Openly gay American Idol season 8 runner-up Adam Lambert has hit right back after Aaron Hicklin, editor-in-chief of Out magazine fired the first salvo chastising Lambert and his management team for limiting the range of questions to be asked during the interview for the 'Out 100' December 2009/January2010 issue. Hicklin also complained about the magazine being denied a cover during Adam’s American Idol run. (Typically, Idol contestants don’t do solo covers/interviews till after the Idol season has wrapped.)
In an open letter to Lambert which was published on Out’s website, Hicklin wrote: “That’s why we’re proud to have you in this year’s Out 100, along with all the other men and women who don’t believe their sexuality should be a barrier to success. It’s unfortunate, therefore, that your record label and management don’t share the same view.
“We’re curious whether you know that we made cover offers for you before American Idol was even halfway through its run. Apparently, Out was too gay, even for you. There was the issue of what it would do to your record sales, we were told. Imagine! A gay musician on the cover of a gay magazine. What might the parents think! It’s only because this cover is a group shot that includes a straight woman that your team would allow you to be photographed at all -- albeit with the caveat that we must avoid making you look “too gay.””
The 27-year-old fired back via Twitter on Nov 17 saying: “Dear Aaron, it’s def not that deep. Chill! Guess ya gotta get attention for the magazine. U too are at the mercy of the marketing machine.” AND “Until we have a meaningful conversation, perhaps you should refrain from projecting your publications’ agenda onto my career.”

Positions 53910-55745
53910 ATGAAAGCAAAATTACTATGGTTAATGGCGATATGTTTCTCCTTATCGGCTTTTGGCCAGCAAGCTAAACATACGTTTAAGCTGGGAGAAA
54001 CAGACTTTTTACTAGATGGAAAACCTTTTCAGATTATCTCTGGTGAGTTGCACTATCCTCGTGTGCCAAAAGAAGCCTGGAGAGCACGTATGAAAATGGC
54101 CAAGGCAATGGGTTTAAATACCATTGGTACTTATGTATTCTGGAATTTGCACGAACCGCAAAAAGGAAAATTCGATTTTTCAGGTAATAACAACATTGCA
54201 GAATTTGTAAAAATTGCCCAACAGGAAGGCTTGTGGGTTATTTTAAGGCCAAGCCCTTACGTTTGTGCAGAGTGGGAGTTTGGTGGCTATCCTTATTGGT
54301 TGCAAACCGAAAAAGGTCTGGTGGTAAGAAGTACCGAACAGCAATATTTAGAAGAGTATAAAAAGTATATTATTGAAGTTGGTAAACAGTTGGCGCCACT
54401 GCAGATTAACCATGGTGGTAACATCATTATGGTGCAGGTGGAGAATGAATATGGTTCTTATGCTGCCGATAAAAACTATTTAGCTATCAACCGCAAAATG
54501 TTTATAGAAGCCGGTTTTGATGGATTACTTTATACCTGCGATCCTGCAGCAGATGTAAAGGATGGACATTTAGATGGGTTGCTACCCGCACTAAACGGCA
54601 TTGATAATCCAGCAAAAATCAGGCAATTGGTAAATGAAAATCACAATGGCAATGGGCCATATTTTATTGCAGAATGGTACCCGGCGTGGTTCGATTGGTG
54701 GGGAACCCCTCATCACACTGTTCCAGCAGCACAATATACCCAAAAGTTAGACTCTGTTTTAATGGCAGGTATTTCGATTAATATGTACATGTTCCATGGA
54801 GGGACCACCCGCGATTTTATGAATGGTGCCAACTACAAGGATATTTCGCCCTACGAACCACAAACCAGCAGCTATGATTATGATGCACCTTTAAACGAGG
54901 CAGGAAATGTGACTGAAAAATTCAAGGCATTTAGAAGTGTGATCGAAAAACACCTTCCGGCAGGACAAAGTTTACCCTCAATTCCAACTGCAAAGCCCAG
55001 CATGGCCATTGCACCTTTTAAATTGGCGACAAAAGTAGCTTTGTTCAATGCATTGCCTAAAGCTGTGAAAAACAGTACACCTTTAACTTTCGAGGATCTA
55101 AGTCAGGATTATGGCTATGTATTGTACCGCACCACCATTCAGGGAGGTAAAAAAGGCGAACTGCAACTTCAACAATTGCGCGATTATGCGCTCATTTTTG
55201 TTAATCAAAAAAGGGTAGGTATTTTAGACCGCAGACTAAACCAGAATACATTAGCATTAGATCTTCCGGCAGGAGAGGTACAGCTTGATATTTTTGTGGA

Lambert further commented on the issue in an interview with Entertainment Weekly on Thursday: “What people don’t realise is, I am managing my image, more than maybe the editor of OUT magazine likes to give anybody credit for. My team is a team. And I really feel fortunate that 19 Management and Simon Fuller said to me, from the get-go, “We want to do what you want to do. You need to tell us how you want to do things, what interests you have,” and they’ve been incredibly supportive of me. I really mean it. I’m not being puppeted around. I didn’t want to jump onto a gay magazine as my first thing, because I feel like that’s putting myself in a box and limiting myself. It was my desire to stay away from talking about certain political and civil rights issues because I’m not a politician. I’m an entertainer. That is not my area of expertise. I can talk about relationships and personal experiences because as an artist those things involve writing lyrics and that part of my process. But I didn’t feel comfortable talking about the March on Washington. I didn’t feel comfortable, so I asked my publicist to ask the interviewer to stay away from the political questions. I take full responsibility for that. I think that the editor has his agenda and has his opinions, which I respect, but they’re not necessarily my opinions. And I wish there was a little respect for that. Not every gay man is the same gay man.